Experiment procedure and EMG signal detection

Figure 1
Experiment procedure and EMG signal detection

The pulse signals detected by Full-function Electromyography (A) and the experiment flowchart (B). (A) After the electrodes were implanted in the seromuscular layer and connected to the pulser, the pulse signals were detected as described in ‘Materials and methods’ when the pulse width was set at 1, 3 and 5 ms, and frequency at 15 and 40 Hz by programming stick respectively. (B) After recovering from implantation, dogs were started on the STC regimen. Three weeks later, the STC beagles were randomized to receive either stimulation or sham stimulation, with another three dogs without implanted electrodes as control. During the experiment, all groups received regular diet unless otherwise specified. At the end of the experiment, all dogs were anatomized and the colon tissues were sampled for various analyses.

Figure 1
Experiment procedure and EMG signal detection

The pulse signals detected by Full-function Electromyography (A) and the experiment flowchart (B). (A) After the electrodes were implanted in the seromuscular layer and connected to the pulser, the pulse signals were detected as described in ‘Materials and methods’ when the pulse width was set at 1, 3 and 5 ms, and frequency at 15 and 40 Hz by programming stick respectively. (B) After recovering from implantation, dogs were started on the STC regimen. Three weeks later, the STC beagles were randomized to receive either stimulation or sham stimulation, with another three dogs without implanted electrodes as control. During the experiment, all groups received regular diet unless otherwise specified. At the end of the experiment, all dogs were anatomized and the colon tissues were sampled for various analyses.

STC beagle model and CES treatment

The experiment flowchart was shown in Figure 1B. Following 2 weeks recovery period after the operation, six beagles were fed with 3 mg/kg/day compound diphenoxylate (1 mg compound diphenoxylate contains 0.01 mg atropine sulfate) and 5 mg/day alosetron hydrochloride [16]. After 5 days of medication, the animals began to show infrequent bowel movements and dry stools. Three weeks later, 20 radiopaque markers (in a capsule) were given through mouth and the establishment of STC model was confirmed by abdominal X-rays. Then STC beagles were randomly divided into two groups, CES treatment group and sham treatment group, with another three beagles without implanted electrodes as control group. Beagles in the CES treatment group were stimulated by programming stick at 8:00 a.m. everyday, and the gastrointestinal transit and defecation were simultaneously evaluated in all groups during this period. After 5 weeks of stimulation, the colonic EMG signal was detected as described above, and all animals were anatomized and the colon tissues were removed for investigation of myenteric plexus neurons.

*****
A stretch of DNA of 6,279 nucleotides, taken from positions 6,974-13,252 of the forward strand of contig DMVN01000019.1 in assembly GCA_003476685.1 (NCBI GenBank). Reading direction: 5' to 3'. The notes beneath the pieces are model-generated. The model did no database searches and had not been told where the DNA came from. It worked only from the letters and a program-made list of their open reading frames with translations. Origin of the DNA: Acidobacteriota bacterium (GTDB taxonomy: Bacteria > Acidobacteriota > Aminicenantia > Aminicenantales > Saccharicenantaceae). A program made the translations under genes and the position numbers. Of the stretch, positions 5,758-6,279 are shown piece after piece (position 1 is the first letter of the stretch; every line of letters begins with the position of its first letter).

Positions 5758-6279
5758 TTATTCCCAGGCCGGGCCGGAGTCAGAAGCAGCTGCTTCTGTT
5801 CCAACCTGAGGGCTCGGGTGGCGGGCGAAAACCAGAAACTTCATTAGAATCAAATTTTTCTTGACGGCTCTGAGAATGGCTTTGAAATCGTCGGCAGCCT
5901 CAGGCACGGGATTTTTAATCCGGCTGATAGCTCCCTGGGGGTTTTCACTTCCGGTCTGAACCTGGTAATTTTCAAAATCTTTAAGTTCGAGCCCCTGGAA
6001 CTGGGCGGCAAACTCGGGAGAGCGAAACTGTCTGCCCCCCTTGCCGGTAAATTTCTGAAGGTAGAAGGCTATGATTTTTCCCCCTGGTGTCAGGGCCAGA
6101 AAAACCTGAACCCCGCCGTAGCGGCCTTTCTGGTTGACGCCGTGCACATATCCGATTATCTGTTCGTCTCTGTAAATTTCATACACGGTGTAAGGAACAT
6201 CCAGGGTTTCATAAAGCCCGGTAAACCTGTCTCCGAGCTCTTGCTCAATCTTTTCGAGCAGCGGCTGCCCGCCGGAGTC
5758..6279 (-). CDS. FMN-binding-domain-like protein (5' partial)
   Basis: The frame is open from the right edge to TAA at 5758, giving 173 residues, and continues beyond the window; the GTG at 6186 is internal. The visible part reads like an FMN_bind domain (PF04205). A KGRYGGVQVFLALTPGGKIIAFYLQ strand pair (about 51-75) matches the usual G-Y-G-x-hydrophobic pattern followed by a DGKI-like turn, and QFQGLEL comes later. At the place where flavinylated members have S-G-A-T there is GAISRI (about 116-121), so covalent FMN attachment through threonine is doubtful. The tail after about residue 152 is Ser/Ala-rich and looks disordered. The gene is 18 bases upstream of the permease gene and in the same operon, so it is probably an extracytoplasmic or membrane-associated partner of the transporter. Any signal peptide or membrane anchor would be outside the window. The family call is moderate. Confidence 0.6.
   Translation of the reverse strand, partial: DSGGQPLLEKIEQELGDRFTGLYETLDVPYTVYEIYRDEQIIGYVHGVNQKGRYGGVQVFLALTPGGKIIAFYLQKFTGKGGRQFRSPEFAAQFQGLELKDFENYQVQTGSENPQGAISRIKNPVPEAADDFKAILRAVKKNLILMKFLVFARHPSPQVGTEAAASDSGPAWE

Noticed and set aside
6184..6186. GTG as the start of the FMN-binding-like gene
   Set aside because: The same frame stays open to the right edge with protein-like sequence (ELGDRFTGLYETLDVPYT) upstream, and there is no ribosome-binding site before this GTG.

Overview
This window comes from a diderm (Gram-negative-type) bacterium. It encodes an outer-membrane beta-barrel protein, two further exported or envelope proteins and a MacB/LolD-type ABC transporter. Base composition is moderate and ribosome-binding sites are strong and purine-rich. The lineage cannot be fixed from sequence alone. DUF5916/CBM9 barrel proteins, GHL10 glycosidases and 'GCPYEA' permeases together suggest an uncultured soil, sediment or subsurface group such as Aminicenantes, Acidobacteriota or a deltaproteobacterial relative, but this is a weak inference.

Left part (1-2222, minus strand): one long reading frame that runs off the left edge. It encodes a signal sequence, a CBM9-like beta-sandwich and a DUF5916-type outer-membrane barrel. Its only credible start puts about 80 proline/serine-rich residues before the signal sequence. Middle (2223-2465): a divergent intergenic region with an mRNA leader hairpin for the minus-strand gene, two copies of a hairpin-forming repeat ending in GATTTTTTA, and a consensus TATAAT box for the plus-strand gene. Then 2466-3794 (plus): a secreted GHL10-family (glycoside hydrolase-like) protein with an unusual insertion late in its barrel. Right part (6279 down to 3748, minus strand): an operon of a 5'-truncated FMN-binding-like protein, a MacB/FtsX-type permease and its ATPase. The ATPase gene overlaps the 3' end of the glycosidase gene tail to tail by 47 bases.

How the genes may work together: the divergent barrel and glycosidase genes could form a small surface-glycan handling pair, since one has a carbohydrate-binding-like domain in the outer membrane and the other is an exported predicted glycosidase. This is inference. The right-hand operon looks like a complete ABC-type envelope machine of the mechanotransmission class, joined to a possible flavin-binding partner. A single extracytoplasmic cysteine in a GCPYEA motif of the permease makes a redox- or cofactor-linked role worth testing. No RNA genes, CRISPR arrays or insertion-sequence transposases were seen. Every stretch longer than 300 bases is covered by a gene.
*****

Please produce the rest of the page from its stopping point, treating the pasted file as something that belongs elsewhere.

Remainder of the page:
Histopathology

After beagles were killed, colon tissues were immediately fixed in 4% paraformaldehyde solution for 24 h, then paraffin-embedded and sectioned at 4 µm. At least ten randomly selected colon histologic sections in each group were stained with Hematoxylin–Eosin (H&E) for general morphological analysis, and examined by light microscopy to detect the alteration of histological structures.

Electron microscopy